common task. Additionally, Tiantong and Teemuangsai [13]
found that scaffolding is suitable for active learning. All
these findings are consistent with the results reported by
Huang, Wu and Chen [15], who found more active
participation and meaningful negotiations in the scaffolded
group than in the non-scaffolded group discussion.
Previous studies have reported that metacognitive
scaffolding could encourage students in reflecting their tasks
and at the same time, contribute to their experience as a
community of learners with a common task [21]. In their
study, Reingold, Rimor and Kalay [21] have listed seven
mechanisms of metacognitive scaffolding that encourage
students’ metacognition in learning.
Conclusively, it has become a trend among researchers
to prefer metacognitive scaffolding because this method is
the most effective in an online learning environment.
Metacognitive scaffolding supports learners by assisting
individual learning management and by guiding appropriate
thinking during learning (25).
There is a growing interest in integrating scaffolded
instructions in online teaching. As described earlier,
scaffolding online learners are devoid of the physical
presence of teachers. Thus, prior to supporting students in an
online learning environment, researchers are encouraged to
map out well-structured instructional components such as (1)
student’s need, (2) learning objectives, (3) support forms and
(4) types of scaffolding appropriate to student’s needs.
Moreover, we suggest that questions and prompt
messages from an instructor be carefully designed so that the
scaffolds can be delivered effectively. These questions and
prompts need to be evaluated by researchers in terms of their
suitability, particularly in reflecting and defining each type
of scaffolding. This study also prefers to have an inter-rater
reliability coded to validate instructors’ questions and
prompted messages. Moreover, the technology has changed
the way support forms or tools are used to facilitate students
in learning, and they have also shifted towards being web-
and software-based, and being virtual learning objects.
Hence, applying the latest technology is necessary to attract
students’ interest, especially when learning tough courses.
To demonstrate, Tiantong & Teemuangsai [13] have used a
3D animation expert cartoon to scaffold students in learning
a computer programming course. Regardless, the uses of
web-based and software-based tools are still relevant as long
as they could facilitate students’ performances in learning.
In conclusion, four types of scaffolding are typical in an
online learning: conceptual scaffolding, procedural
scaffolding, strategic scaffolding and metacognitive
scaffolding, with the last being the most mentioned in
previous studies. Technology also plays an important role:
teachers could make full use of technological tools to support
their teaching as well as their students in learning. In
addition, instructional designs are undeniably important to
ensure the effectiveness of scaffolding in online learning.
These proper instructional supports can influence the success
of online learning.
The authors would like to thank the Universiti Teknologi
Malaysia (UTM) and Ministry of Education (MoE)
Malaysia for their support in making this project possible.
This work was supported by the Research University Grant
[Q.J130000.2531.03H03] initiated by MoE.
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Social media use in higher education is becoming increasingly common. The tools available to the educator are sophisticated and numerous, and it can be challenging to know which ones to use and how to use them to best effect. We begin by asking what we want to achieve in educating our students and how social media may enable this. We argue that Christensen’s “jobs-to-be-done” theory can help clarify faculty requirements and the needs of students. We then explore connectivism an example of a pedagogy that takes explicit account of our digitally connected world. We move on to consider the practical issues confronting the use of social media for educational purposes, including the issue of boundaries, which are of importance in setting expectations and standards of behavior. We explore factors that can affect engagement with social online learning and behaviors such as lurking and suggest ways in which this can be understood and mitigated. We discuss the darker side of social media, such as trolling, and how it might be dealt with. Social media has the potential to set faculty-student relations on a more equal footing, and we look at how co-creation can be used to leverage this and drive learning. Our final section examines practical challenges to implementing a social media platform as part of a module or course. We make recommendations on how to approach this and indicate how further research may help us gain a deeper understanding and develop solutions for some of the problems we highlight.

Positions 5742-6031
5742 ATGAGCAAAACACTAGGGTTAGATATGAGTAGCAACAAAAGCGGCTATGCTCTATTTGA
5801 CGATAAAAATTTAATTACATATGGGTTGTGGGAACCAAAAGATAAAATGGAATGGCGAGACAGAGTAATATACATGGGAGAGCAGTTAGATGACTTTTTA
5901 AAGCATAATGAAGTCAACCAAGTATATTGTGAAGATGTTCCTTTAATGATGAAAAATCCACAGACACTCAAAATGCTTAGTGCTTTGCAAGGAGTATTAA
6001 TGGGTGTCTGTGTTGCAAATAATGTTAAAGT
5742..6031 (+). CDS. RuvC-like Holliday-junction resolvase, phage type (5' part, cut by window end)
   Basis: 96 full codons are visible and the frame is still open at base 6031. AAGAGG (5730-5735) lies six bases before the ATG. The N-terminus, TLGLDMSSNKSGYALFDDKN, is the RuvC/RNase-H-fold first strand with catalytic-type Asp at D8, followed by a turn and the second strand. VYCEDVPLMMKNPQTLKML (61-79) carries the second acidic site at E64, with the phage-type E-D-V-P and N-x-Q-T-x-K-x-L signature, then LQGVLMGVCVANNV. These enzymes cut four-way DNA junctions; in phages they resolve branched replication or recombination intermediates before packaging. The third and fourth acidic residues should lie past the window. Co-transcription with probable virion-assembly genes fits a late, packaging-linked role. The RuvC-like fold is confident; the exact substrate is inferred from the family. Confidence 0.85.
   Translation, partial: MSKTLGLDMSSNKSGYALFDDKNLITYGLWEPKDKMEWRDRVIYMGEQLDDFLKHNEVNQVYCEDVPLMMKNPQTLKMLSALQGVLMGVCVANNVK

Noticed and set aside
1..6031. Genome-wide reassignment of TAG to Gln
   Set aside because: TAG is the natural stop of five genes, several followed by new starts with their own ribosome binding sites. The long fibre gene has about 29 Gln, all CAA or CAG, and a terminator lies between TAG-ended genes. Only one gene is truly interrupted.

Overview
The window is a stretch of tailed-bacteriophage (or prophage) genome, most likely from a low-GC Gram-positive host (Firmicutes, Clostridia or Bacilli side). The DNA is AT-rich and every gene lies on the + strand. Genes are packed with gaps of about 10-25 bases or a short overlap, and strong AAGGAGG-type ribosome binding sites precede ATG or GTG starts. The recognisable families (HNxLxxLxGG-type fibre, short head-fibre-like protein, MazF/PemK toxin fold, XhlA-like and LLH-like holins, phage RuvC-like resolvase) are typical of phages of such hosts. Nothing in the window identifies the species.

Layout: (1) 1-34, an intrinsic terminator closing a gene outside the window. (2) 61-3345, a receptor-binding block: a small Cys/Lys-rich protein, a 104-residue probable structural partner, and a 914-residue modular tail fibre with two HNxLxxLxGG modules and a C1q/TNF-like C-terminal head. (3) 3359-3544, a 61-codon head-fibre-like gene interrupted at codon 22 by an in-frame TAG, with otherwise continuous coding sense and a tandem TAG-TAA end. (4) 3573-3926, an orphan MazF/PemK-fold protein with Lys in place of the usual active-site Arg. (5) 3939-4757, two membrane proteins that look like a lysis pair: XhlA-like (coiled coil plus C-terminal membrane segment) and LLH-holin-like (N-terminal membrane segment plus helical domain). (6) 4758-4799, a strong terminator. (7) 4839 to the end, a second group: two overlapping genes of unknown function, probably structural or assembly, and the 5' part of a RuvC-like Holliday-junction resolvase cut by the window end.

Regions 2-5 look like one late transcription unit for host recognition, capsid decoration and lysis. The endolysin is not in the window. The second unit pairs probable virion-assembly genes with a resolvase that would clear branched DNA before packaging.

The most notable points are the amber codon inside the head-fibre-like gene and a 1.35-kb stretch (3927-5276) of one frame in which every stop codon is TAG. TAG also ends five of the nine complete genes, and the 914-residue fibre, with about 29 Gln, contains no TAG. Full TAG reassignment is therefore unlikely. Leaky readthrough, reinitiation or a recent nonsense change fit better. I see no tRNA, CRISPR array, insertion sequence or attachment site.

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Due to the Covid19 outbreak, the Indonesian Government decreed that students learn online. There are many models of online learning. Some models require a synchronous mode using online meetings, some use an asynchronous mode, and some use a mixed-mode. Online learning does require students to be more active in independent learning. However, resources to support independent student learning in Indonesia are limited. This research examines the implementation, and evaluation of an online learning resource for senior high school students in physics education. The focus topic of the study is developing students' understanding of the physics concept of center of mass. A Web-based E-Scaffolding Enhance Learning (ESEL) was identified and implemented. This study used a quasi-experiment, one group, pretest-posttest methodology. Forty-one students from one Indonesian public and one Indonesian private school participated in the research. The ESEL model involved four phases: sense-making, process management, articulation, and reflection. A Google Classroom site where students undertook ESEL based activity was developed for the online asynchronous mode implementation. Google Meet was used for synchronous meetings and sharing learning results. Data analysis shows that the web-based ESEL model supported online learning of the center of mass concept, though some improvements are possible. Specifically, learning outcomes increased with a significant value increase between the pre-test and post-test, and a normalized gain score of 0.73 indicated effective learning in high criteria. This research shows that the web-based ESEL approach is an effective self-directed learning tool for online physics classrooms.